Get past the hard part.

Most of my recent posts have been about eating habits and food. In this post, I want to talk about exercising.

One of my favorite quotes, attributed to Woody Allen, goes something like this: “Eighty percent of success is showing up.” It seems like a stretch to give that much importance to “just showing up,” but, I’ve been a teacher for too long, and been at this “fitness thing” for too long, not to realize that there’s a lot of truth here.

Just show up. Go to class, keep your appointments, go to work, go to the gym. I can’t count the number of times that I’ve made plans to go to the gym the next morning, for weightlifting, for cardio, for swimming, etc., only to get out of bed and feel that I just didn’t want to do it. And, to be honest, sometimes I decided to change my plans and not go. But more often than not, I’d go about my morning routine, and, an hour or so after rising, though my “heart may not have been in it,” I’d get myself and my stuff together, and GO. While traveling to the gym, I’d often still feel that I didn’t really want to exercise.

But then a strange thing would happen. I’d park, get out of the car, get my bag, and enter the building. At some point in the doing of that, something would happen inside of me, and the “just do it” reflex would take over. I’d go in, get changed, and lift, do cardio, or swim.

It took getting there to “get me in gear” to do the workout. And often, these workouts would be ones that I felt really good about afterward!

Backing up a bit, it’s important to distinguish between your body sending you a message that you need to take an unscheduled day off for rest, and a mere “blah” morning, where you’re just slow getting started for the day. In fact, it’s very important that you pay attention to how you’re feeling physically, and to take an unscheduled day off now and then. Your body needs time to rest, repair, and build itself, and its schedule doesn’t necessarily align with whatever plan you may be following (and that’s one reason why I like to keep a lot of flexibility in my routine).

Getting back to the point of today’s post—sometimes the hardest part of getting your workout done is simply getting yourself to the place where you’re going to do it.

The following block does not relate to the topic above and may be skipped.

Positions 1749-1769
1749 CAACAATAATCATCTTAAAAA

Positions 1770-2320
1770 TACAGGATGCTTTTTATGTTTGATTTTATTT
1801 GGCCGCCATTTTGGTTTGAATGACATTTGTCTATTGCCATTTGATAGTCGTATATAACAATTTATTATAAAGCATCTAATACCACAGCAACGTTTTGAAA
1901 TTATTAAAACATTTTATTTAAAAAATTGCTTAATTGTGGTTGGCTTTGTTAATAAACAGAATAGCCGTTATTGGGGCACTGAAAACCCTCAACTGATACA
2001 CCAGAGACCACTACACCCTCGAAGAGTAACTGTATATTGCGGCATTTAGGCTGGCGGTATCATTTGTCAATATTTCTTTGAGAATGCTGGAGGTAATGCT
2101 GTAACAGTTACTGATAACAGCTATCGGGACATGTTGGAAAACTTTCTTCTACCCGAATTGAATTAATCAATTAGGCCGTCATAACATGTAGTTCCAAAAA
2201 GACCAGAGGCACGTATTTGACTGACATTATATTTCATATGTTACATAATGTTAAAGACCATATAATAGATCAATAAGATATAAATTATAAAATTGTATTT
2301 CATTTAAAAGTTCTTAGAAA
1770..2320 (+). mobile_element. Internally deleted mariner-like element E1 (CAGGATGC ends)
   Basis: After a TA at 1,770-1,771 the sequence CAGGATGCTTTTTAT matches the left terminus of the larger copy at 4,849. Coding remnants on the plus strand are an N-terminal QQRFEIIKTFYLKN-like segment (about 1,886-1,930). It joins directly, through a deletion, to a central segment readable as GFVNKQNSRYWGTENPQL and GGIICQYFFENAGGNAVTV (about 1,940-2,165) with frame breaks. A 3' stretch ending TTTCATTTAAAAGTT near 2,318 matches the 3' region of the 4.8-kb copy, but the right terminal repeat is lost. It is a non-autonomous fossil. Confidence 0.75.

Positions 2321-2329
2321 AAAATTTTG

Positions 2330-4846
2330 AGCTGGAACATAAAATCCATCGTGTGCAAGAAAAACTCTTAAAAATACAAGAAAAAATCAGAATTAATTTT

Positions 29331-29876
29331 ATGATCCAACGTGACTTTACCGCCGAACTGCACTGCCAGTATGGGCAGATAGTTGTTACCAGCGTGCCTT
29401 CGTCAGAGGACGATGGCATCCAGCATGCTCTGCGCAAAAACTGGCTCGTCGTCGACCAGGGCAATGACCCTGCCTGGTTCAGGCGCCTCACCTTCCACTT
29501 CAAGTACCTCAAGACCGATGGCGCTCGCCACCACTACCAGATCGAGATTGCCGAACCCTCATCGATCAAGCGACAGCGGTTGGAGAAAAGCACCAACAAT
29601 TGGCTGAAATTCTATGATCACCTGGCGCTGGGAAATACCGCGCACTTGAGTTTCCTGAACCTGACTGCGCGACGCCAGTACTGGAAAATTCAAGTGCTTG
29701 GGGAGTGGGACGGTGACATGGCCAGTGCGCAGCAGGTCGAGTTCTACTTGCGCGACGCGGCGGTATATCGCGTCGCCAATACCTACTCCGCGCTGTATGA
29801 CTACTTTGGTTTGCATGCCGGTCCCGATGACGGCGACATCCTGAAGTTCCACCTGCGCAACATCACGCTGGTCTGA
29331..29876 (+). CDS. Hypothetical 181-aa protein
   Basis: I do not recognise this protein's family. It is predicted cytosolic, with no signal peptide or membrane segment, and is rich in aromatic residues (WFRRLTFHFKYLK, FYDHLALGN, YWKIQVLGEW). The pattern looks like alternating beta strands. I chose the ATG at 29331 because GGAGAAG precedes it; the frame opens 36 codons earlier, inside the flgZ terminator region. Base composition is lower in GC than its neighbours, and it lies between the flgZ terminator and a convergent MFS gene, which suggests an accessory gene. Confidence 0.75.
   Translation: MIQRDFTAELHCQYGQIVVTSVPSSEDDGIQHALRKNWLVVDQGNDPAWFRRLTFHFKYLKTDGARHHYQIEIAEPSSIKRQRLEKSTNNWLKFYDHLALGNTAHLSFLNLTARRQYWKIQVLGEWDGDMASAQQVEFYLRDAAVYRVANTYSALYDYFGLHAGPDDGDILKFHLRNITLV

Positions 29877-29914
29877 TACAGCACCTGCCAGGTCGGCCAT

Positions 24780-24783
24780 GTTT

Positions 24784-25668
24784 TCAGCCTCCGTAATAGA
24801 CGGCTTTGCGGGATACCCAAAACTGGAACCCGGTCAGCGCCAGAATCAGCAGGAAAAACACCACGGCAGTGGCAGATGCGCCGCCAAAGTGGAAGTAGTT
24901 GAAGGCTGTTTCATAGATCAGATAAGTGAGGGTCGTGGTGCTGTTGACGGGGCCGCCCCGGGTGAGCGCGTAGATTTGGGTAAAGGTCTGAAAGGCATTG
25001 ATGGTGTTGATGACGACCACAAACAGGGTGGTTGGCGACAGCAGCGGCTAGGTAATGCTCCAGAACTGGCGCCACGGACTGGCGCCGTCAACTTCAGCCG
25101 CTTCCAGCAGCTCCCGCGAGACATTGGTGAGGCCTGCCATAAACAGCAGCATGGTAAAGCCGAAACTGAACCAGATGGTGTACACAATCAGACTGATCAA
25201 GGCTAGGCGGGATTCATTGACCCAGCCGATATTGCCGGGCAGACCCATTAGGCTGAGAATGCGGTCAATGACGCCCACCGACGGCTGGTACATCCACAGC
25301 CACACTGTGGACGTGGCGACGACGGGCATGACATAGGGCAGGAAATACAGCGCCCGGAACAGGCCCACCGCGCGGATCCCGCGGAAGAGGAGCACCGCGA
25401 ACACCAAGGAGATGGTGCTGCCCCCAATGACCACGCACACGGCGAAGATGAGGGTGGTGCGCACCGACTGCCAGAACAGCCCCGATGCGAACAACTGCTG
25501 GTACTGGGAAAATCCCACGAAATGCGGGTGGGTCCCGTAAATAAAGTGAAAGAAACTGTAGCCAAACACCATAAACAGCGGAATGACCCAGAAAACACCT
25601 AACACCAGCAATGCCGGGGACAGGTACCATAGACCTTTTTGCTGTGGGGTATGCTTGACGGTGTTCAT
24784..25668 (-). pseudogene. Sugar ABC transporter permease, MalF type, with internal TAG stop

From time to time I’m asked about exercise equipment for the home. Treadmills, ellipticals, stationary bikes, weightlifting apparatuses, etc. are all available for home use. My response to such inquiries? Exercise equipment for the home often becomes a clothes rack. I’m sure this isn’t true for everybody, but in my experience, home exercise equipment is just not used very much. Because the exercises can be done at any time, they’re never done. The convenience of owning the equipment, which we think will help us to exercise more regularly, ends up enabling our tendency to procrastinate. Furthermore, you have to find space somewhere in your home to house the equipment, and you have to maintain it (which means paying for repairs if and when that’s necessary).

For me, weighing the costs/benefits of a gym membership versus having equipment at home, leads me to the conclusion that the gym membership is worth every penny. The gym maintains the equipment, there is a greater variety of exercises available, I don’t have to find space in my home for equipment, and I have to get to the gym if I’m going to work out. If you’re paying for a gym membership, you’re more likely to use it. If you drive yourself to the gym, you’re more likely to work out. If you’re the type of person that enjoys exercising in a group, or even with just one workout partner, the gym provides ample space for that, as well.

Just show up; that might just be the hardest part of the workout.

Author: Ron Maurey

Pianist, teacher, vocal coach, and church musician. Fitness enthusiast.

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